David A. Wheeler's Blog

Sat, 06 May 2006

High Assurance (for Security or Safety) and Free-Libre / Open Source Software (FLOSS)

Recently I spoke at an Open Group conference and gave my presentation on Open Source Software and Software Assurance (Security). While there, someone asked a very interesting question: “What is the relationship between high assurance and open source software?” That’s a fair question, and although I gave a quick answer, I realized that a longer and more thoughtful answer was really needed.

So I’ve just posted a paper to answer the question: High Assurance (for Security or Safety) and Free-Libre / Open Source Software (FLOSS). For purposes of the paper, I define “high assurance software” as software where there’s an argument that could convince skeptical parties that the software will always perform or never perform certain key functions without fail. That means you have to show convincing evidence that there are absolutely no software defects that would interfere with the software’s key functions. Almost all software built today is not high assurance; developing high assurance software is currently a specialist’s field. But I think all software developers should know a little about high assurance. And it turns out there are lots of connections between high assurance and FLOSS.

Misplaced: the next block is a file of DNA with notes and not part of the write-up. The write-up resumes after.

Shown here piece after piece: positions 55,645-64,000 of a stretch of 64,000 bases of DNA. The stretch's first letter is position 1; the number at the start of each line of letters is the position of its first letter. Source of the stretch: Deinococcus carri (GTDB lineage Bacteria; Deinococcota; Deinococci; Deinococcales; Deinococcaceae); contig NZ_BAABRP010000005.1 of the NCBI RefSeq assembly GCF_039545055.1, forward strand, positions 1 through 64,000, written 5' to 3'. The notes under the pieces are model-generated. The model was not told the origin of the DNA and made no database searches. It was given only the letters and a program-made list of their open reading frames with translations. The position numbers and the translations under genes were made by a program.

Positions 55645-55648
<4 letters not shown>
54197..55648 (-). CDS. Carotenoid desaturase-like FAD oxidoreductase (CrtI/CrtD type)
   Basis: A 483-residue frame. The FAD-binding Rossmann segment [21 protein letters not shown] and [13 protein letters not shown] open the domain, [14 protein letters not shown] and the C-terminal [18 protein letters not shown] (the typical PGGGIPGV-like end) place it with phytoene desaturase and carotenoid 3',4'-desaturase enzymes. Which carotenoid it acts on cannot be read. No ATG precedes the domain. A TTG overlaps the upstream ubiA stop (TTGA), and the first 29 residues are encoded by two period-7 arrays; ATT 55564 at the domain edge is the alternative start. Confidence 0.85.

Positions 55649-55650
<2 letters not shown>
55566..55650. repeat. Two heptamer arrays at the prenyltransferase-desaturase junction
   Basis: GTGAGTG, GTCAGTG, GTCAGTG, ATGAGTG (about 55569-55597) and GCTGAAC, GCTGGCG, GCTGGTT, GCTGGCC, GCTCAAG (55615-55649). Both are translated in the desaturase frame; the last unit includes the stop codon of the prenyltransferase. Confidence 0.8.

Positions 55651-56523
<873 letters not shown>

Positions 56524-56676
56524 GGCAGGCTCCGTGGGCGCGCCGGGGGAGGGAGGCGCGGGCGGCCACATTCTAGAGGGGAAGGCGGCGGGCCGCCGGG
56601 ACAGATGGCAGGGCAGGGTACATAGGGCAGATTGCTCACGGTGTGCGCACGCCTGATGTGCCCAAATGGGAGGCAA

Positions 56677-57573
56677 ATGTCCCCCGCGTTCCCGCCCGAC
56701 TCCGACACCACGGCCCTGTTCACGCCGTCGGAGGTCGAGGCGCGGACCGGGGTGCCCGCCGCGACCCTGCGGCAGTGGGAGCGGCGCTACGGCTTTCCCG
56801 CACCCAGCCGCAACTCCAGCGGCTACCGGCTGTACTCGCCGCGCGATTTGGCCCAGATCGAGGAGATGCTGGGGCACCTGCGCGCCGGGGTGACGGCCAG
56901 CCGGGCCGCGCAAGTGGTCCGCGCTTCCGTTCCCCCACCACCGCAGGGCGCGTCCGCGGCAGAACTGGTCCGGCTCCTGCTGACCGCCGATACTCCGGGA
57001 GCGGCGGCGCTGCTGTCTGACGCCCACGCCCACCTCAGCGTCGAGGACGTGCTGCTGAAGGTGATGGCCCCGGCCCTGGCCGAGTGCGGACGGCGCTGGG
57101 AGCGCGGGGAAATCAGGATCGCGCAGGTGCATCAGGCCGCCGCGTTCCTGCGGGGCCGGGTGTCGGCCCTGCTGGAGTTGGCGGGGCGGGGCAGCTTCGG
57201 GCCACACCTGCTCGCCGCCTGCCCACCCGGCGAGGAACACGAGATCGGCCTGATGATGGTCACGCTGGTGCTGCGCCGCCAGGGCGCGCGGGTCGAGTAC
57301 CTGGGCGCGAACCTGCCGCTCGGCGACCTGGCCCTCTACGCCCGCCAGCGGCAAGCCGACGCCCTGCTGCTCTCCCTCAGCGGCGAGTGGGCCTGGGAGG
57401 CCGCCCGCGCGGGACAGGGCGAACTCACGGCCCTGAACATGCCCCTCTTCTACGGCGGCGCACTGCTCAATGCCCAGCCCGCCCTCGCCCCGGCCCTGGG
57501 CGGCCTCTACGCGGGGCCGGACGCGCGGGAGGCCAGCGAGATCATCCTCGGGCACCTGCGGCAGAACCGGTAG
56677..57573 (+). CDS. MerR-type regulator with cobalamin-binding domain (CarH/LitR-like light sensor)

The relationships between high assurance and FLOSS are interesting. Many tools for developing high assurance software are FLOSS, which I can show by examining the areas of software configuration management, testing, formal methods, analysis implementation, and code generation. However, while high assurance components are rare, FLOSS high assurance components are even rarer. This is in contrast to medium assurance, where there are a vast number of FLOSS tools and FLOSS components, and the security record of FLOSS components is quite impressive. The paper then examines why this is the circumstance. The most likely reason for this appears to be that decision-makers for high assurance components are not even considering the possibility of FLOSS-based approaches. The paper concludes that in the future, those who need high assurance components should consider FLOSS-based approaches as a possible strategy.

Anyway, it’s a thought piece; if you’re interested in making software that is REALLY reliable, I hope you’ll find it interesting.

Again, the paper is here: High Assurance (for Security or Safety) and Free-Libre / Open Source Software (FLOSS).

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